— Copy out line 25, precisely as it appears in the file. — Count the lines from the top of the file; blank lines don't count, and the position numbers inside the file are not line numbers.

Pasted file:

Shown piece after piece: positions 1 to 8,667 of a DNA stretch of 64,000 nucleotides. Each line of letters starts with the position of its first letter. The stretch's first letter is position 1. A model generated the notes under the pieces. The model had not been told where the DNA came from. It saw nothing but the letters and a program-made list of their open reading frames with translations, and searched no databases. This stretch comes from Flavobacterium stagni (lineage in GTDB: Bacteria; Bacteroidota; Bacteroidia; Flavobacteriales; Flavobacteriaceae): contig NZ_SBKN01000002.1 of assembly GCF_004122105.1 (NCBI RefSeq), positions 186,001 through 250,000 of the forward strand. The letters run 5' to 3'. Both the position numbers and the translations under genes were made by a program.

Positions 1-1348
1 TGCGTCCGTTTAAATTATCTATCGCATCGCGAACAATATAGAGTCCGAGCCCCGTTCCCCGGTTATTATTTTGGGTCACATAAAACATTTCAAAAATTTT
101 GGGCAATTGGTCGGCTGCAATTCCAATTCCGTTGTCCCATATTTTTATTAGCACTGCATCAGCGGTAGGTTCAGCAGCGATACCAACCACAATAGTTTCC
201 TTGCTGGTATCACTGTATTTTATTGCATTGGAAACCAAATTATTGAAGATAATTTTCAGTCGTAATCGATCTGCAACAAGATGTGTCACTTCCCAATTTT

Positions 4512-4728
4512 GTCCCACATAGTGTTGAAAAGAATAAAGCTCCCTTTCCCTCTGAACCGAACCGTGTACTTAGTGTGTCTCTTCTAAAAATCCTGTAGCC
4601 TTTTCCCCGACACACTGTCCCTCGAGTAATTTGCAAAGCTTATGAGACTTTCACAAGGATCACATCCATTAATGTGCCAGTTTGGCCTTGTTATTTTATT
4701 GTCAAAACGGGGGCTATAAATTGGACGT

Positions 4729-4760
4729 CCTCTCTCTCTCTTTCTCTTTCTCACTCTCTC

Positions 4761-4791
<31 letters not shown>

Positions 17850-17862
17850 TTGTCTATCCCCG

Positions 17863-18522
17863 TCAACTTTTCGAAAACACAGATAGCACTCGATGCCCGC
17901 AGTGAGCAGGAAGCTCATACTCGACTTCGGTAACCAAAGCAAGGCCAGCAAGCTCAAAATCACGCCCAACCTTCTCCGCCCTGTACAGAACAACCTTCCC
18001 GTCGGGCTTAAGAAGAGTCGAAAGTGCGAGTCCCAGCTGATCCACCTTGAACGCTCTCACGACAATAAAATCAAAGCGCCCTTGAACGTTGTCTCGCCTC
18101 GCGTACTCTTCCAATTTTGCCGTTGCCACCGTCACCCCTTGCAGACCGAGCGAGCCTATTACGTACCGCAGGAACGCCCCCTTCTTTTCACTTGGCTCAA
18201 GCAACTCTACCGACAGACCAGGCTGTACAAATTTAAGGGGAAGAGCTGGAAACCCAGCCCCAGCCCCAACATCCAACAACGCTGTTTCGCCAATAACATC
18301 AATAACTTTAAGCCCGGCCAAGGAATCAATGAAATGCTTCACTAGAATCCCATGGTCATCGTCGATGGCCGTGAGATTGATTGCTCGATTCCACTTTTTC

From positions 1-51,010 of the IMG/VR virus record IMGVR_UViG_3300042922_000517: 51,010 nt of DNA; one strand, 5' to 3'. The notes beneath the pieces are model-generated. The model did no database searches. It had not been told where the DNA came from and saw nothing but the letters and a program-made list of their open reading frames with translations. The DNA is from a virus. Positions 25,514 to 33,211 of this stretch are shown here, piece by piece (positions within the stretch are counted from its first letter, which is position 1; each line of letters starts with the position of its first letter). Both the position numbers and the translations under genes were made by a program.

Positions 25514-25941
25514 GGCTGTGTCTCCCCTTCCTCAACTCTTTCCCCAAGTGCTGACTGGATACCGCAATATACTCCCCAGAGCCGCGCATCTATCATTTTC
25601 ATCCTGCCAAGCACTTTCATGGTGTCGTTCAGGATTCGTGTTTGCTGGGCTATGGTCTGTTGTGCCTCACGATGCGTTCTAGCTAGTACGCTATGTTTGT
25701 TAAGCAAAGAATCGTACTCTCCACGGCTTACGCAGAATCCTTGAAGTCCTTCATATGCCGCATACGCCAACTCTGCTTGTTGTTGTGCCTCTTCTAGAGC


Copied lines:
25514 GGCTGTGTCTCCCCTTCCTCAACTCTTTCCCCAAGTGCTGACTGGATACCGCAATATACTCCCCAGAGCCGCGCATCTATCATTTTC